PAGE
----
Top 20 Seattle attractions

Ballard Locks Fish Ladder

free admission
Ballard Locks fish ladder

Visit the Ballard Locks fish ladder in Seattle, to see salmon swimming upstream.

The Ballard Locks Fish Ladder is free to visit, located just north of Seattle's downtown in the charming historic neighborhood of Ballard. 

It was constructed on the south side of the Ballard Locks, to enable salmon safe passage to their spawning grounds upstream, from late spring to early fall.

The Ballard Locks was a major engineering project, constructed in 1917.  They allow boats to pass between Puget Sound and Lake Union, by holding them in a secure chamber on Salmon Bay while lowering or raising the water level between the two bodies of water.

10 things to know about Ballard Locks Fish Ladder.

1. It's free to visit the Ballard Locks Fish Ladder!

2. The fish ladder is at the southern end of the Ballard Locks, 15 minutes north of Seattle's downtown. 

Park on the north side of the Ballard Locks at 3015 NW 54th St, Seattle, WA 98107.  From here, walk through the main entrance of the Ballard Locks, and past the botanic gardens and visitor center, until you see the Ballard Locks on Salmon Bay.  Walk across the 100-foot pedestrian bridge that runs along the top of the Ballard Locks, to reach the Fish Ladder on its southern side.

You can also park on the south side of the Ballard Locks, along Commodore Way. This is a much shorter walk to the Fish Ladder, however the parking lot is smaller here and fills up quickly.

3. See three species of salmon at the Ballard Locks Fish Ladder; Sockeye, Chinook, and Coho.  

4. The US Army Corp of Engineers recommends these viewing times for salmon:

  •  See Sockeye from June through October (best viewing July).
  •  See Chinook from July through November (best viewing last two weeks of August).
  •  See Coho from August through November (best viewing last two weeks of September).

5. Look through the windows at the Ballard Locks Fish Ladder to observe salmon swimming upstream to reach spawning grounds in creeks and rivers. 

After returning from the rich feeding grounds of Alaska, Salmon are able to pick up the scent of the river they were originally spawned in, and swim upstream for the winter.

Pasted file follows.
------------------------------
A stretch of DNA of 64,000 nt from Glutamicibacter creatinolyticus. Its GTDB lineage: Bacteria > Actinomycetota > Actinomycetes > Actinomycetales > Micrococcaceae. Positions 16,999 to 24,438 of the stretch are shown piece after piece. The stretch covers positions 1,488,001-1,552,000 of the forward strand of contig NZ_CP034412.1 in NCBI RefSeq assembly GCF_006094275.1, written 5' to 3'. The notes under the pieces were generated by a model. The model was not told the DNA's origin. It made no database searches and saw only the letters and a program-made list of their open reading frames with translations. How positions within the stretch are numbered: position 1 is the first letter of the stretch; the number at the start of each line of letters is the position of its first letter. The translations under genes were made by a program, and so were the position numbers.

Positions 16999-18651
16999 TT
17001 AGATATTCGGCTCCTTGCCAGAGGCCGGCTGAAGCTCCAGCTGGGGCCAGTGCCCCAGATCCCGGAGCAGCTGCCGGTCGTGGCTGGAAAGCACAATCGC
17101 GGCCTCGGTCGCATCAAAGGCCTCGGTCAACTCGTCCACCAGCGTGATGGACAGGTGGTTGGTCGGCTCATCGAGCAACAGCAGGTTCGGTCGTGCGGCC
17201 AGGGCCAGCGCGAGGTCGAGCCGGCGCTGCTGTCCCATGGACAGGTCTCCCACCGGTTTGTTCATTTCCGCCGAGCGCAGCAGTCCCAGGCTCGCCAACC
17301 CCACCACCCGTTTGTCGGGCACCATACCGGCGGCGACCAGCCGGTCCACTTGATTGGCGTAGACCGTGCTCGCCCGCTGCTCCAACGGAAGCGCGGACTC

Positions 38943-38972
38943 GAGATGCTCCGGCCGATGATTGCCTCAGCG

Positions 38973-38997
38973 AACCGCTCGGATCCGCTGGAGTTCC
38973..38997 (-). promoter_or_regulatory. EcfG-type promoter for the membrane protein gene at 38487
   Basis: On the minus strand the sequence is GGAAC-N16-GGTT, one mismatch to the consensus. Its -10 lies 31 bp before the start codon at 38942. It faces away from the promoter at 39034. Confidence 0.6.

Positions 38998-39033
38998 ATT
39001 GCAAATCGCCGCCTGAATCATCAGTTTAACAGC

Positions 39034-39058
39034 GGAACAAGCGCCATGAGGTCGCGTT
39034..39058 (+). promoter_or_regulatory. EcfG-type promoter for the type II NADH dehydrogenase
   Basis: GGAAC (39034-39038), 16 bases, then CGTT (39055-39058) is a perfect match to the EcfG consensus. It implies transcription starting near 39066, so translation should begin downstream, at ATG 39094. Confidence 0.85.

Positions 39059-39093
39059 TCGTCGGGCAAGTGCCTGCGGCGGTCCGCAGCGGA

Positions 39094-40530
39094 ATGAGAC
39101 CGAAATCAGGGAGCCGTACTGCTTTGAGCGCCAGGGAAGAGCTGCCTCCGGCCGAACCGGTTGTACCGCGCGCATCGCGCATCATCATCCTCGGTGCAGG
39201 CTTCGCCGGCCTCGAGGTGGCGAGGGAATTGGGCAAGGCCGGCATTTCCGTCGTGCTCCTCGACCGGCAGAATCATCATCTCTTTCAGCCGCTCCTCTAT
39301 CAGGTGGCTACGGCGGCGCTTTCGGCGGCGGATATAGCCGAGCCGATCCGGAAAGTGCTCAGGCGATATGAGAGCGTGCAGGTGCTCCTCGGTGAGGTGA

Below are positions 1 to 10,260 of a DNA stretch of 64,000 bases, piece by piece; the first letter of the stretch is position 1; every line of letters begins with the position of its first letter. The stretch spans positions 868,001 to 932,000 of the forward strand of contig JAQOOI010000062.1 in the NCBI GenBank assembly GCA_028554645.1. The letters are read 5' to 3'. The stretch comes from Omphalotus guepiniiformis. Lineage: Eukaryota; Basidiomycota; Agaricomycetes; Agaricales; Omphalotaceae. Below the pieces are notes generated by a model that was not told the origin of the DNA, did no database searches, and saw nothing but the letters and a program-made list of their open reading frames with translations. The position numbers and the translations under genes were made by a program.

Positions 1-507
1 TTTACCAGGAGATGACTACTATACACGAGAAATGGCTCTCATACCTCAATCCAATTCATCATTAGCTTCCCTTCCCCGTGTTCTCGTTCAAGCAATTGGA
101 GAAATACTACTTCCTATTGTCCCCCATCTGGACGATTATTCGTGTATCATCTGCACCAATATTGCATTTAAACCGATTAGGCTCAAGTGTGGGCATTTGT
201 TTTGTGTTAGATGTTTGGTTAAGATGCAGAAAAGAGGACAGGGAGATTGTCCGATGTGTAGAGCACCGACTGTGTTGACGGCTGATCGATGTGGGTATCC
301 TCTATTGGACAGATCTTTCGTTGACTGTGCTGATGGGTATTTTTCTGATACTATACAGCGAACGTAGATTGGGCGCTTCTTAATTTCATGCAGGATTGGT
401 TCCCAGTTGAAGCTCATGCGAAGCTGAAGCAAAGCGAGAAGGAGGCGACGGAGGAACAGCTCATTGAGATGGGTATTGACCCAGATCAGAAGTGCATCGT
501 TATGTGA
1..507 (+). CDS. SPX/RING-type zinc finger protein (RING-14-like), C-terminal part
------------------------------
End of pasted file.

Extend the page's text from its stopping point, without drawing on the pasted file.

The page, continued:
6. See the largest of the salmon species, the King Chinook salmon.

The King Chinook Salmon has black spotting on it's back and fins, and is bluish-grey in appearance. Chinook Salmon were once the giants of the ocean and rivers, weighing in as much of 80 to 100 pounds.  Overfishing and the damming of rivers has resulted in their demise.  They are prized amongst sport fisherman, and as a culinary delight.

7. The Ballard Locks was constructed by the US Army Corp of Engineers and opened in 1917.

It serves as a gateway for thousands of boats traveling between saltwater Puget Sound and Seattle's freshwater lakes upstream at Lake Union and Lake Washington.

8. The Ballard Locks has lovely botanic gardens, with musical performances in summer.

9. Stop by the Ballard Locks Visitor Center, with interesting exhibits and a free movie on the construction of the locks.

10. Find other fun attractions in historic Ballard.

Drive to the stunning sandy beach and park at nearby Golden Gardens, or visit Ballard for great restaurants and shopping.  The Nordic Museum is a few blocks from Ballard Old Town, and is housed in a striking, modern building, with fascinating exhibits on the Nordic people.  Ballard had a massive influx of Nordic immigrants in the mid-19th century.

Know before you go

  • Parking:  paid parking lot at the Ballard Locks at 3015 NW 54th St, Seattle, WA 98107.
  • Admission:  free.
  • Fish viewing: late spring through early fall.

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